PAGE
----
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    Read the Weston Daybooks and you will like Weston a whole lot more.
     
  9. kjsphoto

    kjsphoto Subscriber

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    Actually after reading the day books book 1 Mexico I lost a ton of respect for the guy.
     
  10. BradS

    BradS Subscriber

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    When I read the title to this thread, my first gut reaction was.."neither". I think Stephen Shore is my most favorite LF landscape photog.

    But, after reading the question, I see you have somethingelse in mind...how would we characterize our own technique?

    I read about the zone system, tried to do it but, when it comes right down to it, I am really not a detail oriented person. I take a very relaxed approach to exposure and development. Often, I'll take an incident reading or two and compare it to what ever estimate I may have come up with in my head and shoot. I take notes with every sheet of 4x5 that I expose and compare the end result with my notes... I make a some mistakes.

    My 9am-7pm work-a-day life is all about keeping track of details and having every little mistake pointed out (by the compiler which demands perfection and by over zealous peers and managers) so, by the time I set up the big camera, I don't have a lot of energy around perfection.

    I guess that makes me more of a Weston. :smile:

    interesting question. I look forward to reading others' views.
     
  11. Alex Hawley

    Alex Hawley Member

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    I lean most heavily to the intuitive approach. The zone system is fine and I use it slightly for value placement but that's it. I think Adams was a lot more intuitive than his writings make the reader believe. He was pushing a methodology because that's what was wanted from him. The Zone System is a good methodoly for teaching and I belive that is why he came up with it and pushed it. But how could he have done Moonrise without being fully adept at the intuitive?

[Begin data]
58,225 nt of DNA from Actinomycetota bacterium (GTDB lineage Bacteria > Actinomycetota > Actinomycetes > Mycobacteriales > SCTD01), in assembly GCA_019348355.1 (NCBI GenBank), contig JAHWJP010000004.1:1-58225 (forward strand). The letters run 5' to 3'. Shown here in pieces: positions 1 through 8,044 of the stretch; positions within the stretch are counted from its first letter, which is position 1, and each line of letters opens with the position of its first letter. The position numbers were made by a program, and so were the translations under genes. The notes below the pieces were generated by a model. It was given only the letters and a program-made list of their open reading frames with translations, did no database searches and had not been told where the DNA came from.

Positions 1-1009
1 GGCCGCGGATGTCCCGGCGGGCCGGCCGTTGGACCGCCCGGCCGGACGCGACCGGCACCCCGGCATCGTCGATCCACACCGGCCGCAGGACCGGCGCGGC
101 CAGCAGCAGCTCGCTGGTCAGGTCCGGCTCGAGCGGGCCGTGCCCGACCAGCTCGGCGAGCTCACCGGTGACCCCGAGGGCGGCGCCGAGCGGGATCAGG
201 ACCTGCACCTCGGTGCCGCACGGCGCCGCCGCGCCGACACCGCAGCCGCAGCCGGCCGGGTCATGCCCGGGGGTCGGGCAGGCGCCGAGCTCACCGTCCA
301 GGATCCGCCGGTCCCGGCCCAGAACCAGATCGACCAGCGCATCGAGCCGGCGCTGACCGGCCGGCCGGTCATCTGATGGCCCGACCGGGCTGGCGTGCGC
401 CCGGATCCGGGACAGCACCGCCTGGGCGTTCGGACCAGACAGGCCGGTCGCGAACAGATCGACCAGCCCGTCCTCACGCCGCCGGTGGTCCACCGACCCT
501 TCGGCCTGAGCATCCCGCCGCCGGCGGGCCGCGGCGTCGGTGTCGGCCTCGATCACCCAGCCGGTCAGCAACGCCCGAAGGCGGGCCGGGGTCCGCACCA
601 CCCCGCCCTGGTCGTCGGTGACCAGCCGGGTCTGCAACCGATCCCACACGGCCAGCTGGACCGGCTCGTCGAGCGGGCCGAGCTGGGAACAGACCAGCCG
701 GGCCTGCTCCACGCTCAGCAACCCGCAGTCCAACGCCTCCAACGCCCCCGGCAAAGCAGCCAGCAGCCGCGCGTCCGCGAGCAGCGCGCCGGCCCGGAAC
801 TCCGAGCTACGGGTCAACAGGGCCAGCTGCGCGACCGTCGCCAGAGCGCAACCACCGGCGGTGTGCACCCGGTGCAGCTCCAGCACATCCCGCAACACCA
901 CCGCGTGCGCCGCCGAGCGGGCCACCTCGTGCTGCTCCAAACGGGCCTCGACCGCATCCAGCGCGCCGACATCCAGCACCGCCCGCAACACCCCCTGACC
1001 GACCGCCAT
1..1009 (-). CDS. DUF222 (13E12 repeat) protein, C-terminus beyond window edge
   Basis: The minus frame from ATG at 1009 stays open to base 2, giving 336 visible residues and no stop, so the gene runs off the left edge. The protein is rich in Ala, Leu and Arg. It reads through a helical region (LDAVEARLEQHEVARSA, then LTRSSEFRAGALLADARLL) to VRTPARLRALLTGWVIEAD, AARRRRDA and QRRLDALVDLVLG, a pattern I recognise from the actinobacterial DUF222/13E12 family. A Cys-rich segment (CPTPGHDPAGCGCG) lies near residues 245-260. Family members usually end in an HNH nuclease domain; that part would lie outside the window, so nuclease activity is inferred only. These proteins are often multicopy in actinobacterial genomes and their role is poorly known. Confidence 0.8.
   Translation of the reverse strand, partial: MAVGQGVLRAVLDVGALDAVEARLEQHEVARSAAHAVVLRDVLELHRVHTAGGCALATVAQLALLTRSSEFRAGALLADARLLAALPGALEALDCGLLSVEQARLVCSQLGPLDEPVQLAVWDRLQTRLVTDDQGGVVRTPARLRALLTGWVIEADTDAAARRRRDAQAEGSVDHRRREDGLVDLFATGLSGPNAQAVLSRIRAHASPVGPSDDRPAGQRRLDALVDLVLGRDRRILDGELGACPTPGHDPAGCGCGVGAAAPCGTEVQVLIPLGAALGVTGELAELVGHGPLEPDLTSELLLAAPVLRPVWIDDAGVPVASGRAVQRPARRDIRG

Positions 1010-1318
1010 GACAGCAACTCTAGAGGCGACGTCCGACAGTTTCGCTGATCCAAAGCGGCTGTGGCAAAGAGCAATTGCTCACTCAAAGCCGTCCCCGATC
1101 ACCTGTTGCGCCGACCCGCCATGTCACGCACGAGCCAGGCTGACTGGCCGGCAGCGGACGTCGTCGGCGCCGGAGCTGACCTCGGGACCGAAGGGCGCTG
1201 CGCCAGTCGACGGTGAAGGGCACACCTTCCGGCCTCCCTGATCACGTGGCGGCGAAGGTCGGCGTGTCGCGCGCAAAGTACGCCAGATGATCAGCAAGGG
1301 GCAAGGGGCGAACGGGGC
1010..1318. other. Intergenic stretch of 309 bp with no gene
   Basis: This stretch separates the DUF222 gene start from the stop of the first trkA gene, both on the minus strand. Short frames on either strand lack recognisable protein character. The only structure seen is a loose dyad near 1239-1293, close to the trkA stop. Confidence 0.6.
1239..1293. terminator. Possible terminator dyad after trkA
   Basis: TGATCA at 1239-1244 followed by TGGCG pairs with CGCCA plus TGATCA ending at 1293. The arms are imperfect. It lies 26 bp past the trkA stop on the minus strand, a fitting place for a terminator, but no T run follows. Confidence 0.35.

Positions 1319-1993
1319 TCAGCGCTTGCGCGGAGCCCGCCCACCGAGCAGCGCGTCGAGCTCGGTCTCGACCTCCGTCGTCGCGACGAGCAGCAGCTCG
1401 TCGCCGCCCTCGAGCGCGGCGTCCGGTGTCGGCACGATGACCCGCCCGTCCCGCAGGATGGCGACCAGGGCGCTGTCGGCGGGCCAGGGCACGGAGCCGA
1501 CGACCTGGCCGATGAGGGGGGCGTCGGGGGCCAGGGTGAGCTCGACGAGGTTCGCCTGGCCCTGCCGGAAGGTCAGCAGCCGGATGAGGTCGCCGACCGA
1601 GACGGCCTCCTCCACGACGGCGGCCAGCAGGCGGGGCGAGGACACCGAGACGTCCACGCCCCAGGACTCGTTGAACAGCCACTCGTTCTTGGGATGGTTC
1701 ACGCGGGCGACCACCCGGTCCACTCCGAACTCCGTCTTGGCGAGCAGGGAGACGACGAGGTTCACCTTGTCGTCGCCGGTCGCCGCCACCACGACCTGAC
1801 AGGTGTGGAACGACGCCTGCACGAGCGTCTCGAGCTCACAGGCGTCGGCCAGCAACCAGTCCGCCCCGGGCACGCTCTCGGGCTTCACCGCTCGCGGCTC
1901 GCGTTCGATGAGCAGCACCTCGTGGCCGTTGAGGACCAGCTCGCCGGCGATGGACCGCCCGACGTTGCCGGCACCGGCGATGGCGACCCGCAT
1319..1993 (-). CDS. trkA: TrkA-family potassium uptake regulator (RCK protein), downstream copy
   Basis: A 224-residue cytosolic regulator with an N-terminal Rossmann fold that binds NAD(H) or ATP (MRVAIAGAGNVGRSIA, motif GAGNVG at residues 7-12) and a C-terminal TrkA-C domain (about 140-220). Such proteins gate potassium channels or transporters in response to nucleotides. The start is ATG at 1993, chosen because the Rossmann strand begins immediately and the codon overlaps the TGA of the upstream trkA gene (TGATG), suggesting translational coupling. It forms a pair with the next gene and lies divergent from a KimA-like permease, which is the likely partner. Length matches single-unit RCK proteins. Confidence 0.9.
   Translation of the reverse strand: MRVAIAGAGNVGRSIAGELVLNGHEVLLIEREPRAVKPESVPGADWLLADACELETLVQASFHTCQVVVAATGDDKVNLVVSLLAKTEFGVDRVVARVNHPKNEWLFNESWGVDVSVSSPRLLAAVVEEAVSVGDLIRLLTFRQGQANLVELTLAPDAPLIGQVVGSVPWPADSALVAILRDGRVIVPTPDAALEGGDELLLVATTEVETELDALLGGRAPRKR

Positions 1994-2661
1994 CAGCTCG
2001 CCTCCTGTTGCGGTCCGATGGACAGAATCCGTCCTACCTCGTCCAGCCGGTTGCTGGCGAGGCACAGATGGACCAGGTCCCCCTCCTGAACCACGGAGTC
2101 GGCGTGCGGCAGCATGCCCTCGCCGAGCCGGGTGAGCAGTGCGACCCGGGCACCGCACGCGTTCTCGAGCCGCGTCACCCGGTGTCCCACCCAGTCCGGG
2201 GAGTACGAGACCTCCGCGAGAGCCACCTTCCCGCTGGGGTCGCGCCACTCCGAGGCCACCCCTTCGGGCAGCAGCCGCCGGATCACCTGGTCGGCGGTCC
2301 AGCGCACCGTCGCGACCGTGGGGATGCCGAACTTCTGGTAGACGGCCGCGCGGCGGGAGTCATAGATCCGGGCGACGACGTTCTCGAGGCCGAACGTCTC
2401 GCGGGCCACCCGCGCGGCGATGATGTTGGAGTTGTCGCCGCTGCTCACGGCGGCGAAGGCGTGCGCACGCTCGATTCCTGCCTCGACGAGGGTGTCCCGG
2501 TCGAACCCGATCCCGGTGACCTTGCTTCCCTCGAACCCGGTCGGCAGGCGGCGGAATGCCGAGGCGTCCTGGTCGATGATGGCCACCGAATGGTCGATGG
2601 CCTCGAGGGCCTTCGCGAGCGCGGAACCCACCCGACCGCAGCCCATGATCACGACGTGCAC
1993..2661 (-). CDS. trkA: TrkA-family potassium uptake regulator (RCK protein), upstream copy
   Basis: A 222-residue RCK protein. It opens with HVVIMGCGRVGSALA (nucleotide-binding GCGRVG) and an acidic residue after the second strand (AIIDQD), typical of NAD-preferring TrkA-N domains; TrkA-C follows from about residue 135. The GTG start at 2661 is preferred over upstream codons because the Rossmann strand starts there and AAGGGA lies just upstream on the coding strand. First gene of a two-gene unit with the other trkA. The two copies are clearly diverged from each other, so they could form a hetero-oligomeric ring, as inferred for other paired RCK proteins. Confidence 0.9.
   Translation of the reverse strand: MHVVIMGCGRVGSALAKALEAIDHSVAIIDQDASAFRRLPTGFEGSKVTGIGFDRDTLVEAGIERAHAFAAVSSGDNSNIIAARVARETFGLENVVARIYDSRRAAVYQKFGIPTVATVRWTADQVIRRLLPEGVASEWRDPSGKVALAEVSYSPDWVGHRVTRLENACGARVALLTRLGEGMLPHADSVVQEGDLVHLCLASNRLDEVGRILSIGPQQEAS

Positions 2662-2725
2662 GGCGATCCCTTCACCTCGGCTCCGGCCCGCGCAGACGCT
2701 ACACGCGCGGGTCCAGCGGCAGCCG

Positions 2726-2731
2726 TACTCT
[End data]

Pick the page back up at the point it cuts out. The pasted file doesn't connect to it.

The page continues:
12. colivet

    colivet Member

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    My personal feeling is that Ansel Adams was more of a person that would make photographs out of a heart feeling. He loved nature and tried to show to the world how amazing, earth, our home can be. I would say passion was his main drive.
    In the case of Weston I feel he shot out of a very intense feeling of curiosity, one of deep questioning of the world, of its things and how they affect us on a deep emotional level.

    So, I always feel Weston's work is deeper. That's the way this guy was, simple and deep and it shows. Adams was grandiose and complex and it shows. Both great artists. I take Weston any day.
     
  13. RichSBV

    RichSBV Member

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    This sounds like a perfect subject for a raging arguement ;-)

    Although I've never really liked Weston as a person or photographer, he did some nice photos ;-) I like most of Adams work but just can't see his methods...

    The way I learned photography and the way I still do it is more intuitive, experimentation, trial and error, logical thinking, experience...